Romania's 'Nokia City' hopes dashed
The big new Nokia assembly plant at Jucu, 21km (13 miles) from the centre of Cluj, stands alone on the edge of a vast expanse of weeds and thistles.
The hope, only three years ago at the official opening, was that the 2,300 jobs created here would soon be added to by a host of other, auxiliary industries.
The Romanian state contributed some 37m euros (£31m; $48m) to the infrastructure surrounding the site - the land where the factory stands, and the roads connecting it to the motorway system and the airport.
Nokia invested 60m euros of its own.
Cluj already has four industrial parks - this was supposed to be the fifth, creating 18,000 jobs. The media dubbed it "Nokia City".
'Scorched earth' policy
At the end of September the balloon burst.
As part of global cutbacks and restructuring by the Finnish mobile phone maker, the factory was axed and production will now go to China.
When Nokia closed their plant in Bochum, Germany, to move to Cluj three years ago, the then-German Finance Minister Peer Steinbruck accused Nokia of pursuing a "scorched earth" policy.
Valentin Ilcas, the leader of the Alfa Cartel, the trade union which represents most Nokia workers at Jucu, is much more cautious.
"Those made redundant will officially remain Nokia employees till the end of March 2012," he says, emphasizing that they are still receiving their salaries, though their jobs ceased to exist at the end of November.
"Several programmes to retrain them are being drawn up. We know Nokia are in talks with a potential buyer for the site.
"All we can hope for is that those talks succeed, and that a new owner can be found to create new jobs."
In a statement in September, Nokia offered a "comprehensive support programme" to help employees and local communities "through this difficult change".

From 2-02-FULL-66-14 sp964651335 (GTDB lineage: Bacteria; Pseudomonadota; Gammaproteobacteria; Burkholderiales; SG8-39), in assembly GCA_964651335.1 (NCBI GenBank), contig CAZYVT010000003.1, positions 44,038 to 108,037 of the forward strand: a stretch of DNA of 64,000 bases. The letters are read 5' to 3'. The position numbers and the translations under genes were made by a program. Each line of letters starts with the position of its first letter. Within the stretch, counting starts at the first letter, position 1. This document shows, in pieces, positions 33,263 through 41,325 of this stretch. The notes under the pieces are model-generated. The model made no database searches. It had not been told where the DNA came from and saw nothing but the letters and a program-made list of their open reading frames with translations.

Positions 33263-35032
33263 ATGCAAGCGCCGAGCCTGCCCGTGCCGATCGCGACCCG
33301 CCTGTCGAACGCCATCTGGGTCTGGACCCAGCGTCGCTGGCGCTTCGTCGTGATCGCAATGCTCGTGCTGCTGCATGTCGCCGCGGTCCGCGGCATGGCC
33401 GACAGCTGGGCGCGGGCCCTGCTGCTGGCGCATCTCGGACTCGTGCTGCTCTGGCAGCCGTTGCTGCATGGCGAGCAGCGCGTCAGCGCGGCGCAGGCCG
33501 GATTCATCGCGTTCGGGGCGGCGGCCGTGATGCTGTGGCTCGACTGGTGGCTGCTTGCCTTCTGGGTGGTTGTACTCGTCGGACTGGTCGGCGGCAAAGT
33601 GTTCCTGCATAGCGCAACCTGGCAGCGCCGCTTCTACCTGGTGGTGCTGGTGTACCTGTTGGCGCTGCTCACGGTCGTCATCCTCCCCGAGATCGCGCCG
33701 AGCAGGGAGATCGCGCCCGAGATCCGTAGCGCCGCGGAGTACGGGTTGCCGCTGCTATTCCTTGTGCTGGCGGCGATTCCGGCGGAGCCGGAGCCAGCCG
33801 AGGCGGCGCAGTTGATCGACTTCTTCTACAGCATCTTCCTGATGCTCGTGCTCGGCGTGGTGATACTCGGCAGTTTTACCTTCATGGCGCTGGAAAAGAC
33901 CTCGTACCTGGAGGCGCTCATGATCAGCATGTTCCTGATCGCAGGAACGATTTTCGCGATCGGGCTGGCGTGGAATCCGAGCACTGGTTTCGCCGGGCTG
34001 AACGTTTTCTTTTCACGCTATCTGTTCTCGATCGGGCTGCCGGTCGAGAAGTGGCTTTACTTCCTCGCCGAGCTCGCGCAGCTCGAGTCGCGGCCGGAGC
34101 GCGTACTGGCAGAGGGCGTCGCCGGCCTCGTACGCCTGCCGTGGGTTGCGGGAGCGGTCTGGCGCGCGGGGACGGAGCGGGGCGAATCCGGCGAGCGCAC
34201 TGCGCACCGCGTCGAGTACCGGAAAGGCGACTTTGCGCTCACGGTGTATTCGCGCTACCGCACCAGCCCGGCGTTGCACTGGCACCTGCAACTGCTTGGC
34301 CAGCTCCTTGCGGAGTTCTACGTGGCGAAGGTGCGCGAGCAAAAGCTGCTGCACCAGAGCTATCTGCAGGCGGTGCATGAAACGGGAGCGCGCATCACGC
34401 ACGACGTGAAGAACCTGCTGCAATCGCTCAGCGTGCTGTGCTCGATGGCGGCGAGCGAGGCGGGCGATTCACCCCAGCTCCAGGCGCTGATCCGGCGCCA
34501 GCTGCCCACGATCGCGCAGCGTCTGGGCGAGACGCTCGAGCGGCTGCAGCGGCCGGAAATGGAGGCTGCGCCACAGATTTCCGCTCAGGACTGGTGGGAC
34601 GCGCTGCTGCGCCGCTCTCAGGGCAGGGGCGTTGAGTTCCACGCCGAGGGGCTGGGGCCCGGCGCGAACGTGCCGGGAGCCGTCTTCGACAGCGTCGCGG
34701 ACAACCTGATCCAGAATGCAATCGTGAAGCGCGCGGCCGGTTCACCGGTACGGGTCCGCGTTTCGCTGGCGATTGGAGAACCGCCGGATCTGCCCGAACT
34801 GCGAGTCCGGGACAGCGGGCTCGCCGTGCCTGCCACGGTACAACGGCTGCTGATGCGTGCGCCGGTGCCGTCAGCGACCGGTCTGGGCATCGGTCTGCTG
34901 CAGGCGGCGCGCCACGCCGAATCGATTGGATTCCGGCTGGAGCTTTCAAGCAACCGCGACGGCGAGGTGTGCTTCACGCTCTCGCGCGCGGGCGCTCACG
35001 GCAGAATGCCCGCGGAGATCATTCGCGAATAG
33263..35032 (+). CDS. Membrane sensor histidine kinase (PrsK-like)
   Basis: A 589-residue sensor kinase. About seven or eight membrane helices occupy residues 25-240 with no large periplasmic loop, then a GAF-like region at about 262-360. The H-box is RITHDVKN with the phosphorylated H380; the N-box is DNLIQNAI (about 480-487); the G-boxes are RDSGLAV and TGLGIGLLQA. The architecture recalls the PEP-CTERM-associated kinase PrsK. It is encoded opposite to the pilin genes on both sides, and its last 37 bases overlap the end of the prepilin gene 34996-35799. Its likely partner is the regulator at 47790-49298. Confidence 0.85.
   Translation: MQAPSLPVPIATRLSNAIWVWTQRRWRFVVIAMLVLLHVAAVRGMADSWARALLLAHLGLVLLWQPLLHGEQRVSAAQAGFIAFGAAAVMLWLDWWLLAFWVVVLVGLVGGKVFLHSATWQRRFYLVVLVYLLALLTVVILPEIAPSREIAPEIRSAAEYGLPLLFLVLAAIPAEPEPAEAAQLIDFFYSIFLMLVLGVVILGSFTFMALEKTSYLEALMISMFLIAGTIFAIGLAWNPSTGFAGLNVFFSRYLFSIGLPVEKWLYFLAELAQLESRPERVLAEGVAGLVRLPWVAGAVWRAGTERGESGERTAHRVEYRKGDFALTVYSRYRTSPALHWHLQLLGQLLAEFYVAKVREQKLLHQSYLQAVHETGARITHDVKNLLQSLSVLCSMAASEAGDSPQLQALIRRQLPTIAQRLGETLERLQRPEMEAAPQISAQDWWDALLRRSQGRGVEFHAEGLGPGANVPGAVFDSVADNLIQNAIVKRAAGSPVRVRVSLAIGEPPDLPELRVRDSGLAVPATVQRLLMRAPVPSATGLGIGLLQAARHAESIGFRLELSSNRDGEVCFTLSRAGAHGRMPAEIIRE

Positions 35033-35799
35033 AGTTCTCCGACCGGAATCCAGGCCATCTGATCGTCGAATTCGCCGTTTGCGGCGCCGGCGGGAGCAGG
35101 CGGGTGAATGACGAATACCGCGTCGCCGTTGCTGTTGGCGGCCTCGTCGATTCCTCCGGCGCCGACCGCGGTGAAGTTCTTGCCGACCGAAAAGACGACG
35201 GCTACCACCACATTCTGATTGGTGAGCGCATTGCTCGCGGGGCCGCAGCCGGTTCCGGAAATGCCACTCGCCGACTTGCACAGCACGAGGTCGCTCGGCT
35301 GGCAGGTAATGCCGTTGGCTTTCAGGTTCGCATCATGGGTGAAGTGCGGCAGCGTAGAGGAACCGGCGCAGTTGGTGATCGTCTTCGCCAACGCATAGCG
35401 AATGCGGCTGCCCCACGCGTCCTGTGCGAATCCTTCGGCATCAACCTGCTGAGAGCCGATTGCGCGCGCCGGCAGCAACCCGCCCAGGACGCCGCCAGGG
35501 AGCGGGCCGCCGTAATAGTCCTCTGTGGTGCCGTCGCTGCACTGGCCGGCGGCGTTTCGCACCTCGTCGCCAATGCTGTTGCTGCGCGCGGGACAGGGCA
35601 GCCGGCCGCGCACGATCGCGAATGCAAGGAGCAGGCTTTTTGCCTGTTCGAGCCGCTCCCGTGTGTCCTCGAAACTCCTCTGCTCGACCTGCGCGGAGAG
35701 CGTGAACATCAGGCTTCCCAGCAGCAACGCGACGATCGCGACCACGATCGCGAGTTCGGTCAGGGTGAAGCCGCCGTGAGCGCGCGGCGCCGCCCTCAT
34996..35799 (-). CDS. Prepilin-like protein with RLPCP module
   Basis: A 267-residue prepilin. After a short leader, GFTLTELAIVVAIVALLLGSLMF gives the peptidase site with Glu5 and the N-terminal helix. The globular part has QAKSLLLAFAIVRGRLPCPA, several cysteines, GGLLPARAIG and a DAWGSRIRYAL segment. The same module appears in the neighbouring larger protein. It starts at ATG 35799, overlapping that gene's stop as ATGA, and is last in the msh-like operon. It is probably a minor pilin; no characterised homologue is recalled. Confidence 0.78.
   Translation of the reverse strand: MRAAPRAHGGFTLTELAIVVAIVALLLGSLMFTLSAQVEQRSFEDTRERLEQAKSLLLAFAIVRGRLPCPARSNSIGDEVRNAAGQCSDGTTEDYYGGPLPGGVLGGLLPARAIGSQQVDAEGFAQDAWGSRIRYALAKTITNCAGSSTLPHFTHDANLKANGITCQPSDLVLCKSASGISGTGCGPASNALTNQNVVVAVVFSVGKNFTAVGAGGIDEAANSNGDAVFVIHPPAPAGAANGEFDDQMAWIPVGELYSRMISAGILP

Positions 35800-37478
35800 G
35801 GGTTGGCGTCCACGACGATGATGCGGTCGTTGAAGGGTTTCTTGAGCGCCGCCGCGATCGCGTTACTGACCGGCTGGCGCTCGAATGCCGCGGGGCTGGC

In Cluj itself, there is still an air of disbelief about the sudden departure of Nokia.
Only four years ago, Cluj was a booming city, spreading out in all directions from its medieval centre - past ugly, communist-era suburbs and into greenfield sites all around.
New shopping malls and gleaming car showrooms appeared on the gentle Transylvanian hills. Unemployment was close to zero.
Arpad Paszkany is a local entrepreneur who has helped bring foreign investment to the city. He is also the owner of CFR - Cluj's championship-winning football club.
He downplays Nokia's disappearance.
"Just in this building 1,800 employees work. Their monthly salary is 15 times more than Nokia paid their 2,300 employees. This is just one building in this city. If you make a comparison, I don't think the departure of Nokia represents a disaster for Cluj."
City councillor Istvan Vakar says that may be true for the business and student elite, but argues that the Nokia pullout will harm a wide range of local people.
"Two thousand people are left without work, so the number actually affected is probably triple that.
"Most of the workers came from relatively poor villages outside the city, not Cluj itself. In some families, both parents worked there. The arrival of Nokia was like a cylinder of oxygen. It will be hard to replace," Mr Vakar adds.
He stresses that the company management is co-operating closely with the authorities to find a solution.
Santa's empty sleigh
In Bucharest, sources suggest that money for retraining could come from the Globalisation Adjustment Fund of the European Union.
With such hopes in the air, former Nokia employees are reluctant to speak to the media. Some refuse, others agree, then disappear suddenly on urgent business.
In the historic centre of the city, a skating rink has been set up next to the 14th Century St Michael's Church.
The first snowflakes of winter fall on a larger-than-life model of Father Christmas, pulled by a rather small reindeer. His sleigh is empty.
Nokia arrived in Cluj on the peak of a wave, just a few months before the financial crash of autumn 2008.
People here worry that it will be much harder to find a replacement now, in a very different economic environment.